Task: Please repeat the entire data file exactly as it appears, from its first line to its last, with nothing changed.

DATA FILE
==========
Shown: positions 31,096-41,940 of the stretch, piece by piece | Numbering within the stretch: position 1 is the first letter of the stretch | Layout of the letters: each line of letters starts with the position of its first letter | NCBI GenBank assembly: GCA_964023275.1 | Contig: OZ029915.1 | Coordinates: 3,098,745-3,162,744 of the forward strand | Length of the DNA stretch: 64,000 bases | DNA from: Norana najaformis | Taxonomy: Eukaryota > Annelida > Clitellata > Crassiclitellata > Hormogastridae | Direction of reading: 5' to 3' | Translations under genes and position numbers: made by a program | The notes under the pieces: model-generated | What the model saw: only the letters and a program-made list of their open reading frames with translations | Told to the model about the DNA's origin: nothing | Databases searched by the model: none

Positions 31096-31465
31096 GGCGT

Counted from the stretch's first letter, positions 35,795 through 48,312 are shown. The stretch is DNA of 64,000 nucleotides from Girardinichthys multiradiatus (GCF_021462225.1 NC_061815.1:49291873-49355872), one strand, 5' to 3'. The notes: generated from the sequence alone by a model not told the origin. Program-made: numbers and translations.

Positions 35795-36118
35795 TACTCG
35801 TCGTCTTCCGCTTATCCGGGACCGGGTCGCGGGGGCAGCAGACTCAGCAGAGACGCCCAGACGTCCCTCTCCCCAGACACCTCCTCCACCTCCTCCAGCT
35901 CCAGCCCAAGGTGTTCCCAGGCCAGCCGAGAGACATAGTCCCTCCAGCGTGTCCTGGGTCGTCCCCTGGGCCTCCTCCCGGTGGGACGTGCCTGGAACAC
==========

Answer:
Shown: positions 31,096-41,940 of the stretch, piece by piece | Numbering within the stretch: position 1 is the first letter of the stretch | Layout of the letters: each line of letters starts with the position of its first letter | NCBI GenBank assembly: GCA_964023275.1 | Contig: OZ029915.1 | Coordinates: 3,098,745-3,162,744 of the forward strand | Length of the DNA stretch: 64,000 bases | DNA from: Norana najaformis | Taxonomy: Eukaryota > Annelida > Clitellata > Crassiclitellata > Hormogastridae | Direction of reading: 5' to 3' | Translations under genes and position numbers: made by a program | The notes under the pieces: model-generated | What the model saw: only the letters and a program-made list of their open reading frames with translations | Told to the model about the DNA's origin: nothing | Databases searched by the model: none

Positions 31096-31465
31096 GGCGT

Counted from the stretch's first letter, positions 35,795 through 48,312 are shown. The stretch is DNA of 64,000 nucleotides from Girardinichthys multiradiatus (GCF_021462225.1 NC_061815.1:49291873-49355872), one strand, 5' to 3'. The notes: generated from the sequence alone by a model not told the origin. Program-made: numbers and translations.

Positions 35795-36118
35795 TACTCG
35801 TCGTCTTCCGCTTATCCGGGACCGGGTCGCGGGGGCAGCAGACTCAGCAGAGACGCCCAGACGTCCCTCTCCCCAGACACCTCCTCCACCTCCTCCAGCT
35901 CCAGCCCAAGGTGTTCCCAGGCCAGCCGAGAGACATAGTCCCTCCAGCGTGTCCTGGGTCGTCCCCTGGGCCTCCTCCCGGTGGGACGTGCCTGGAACAC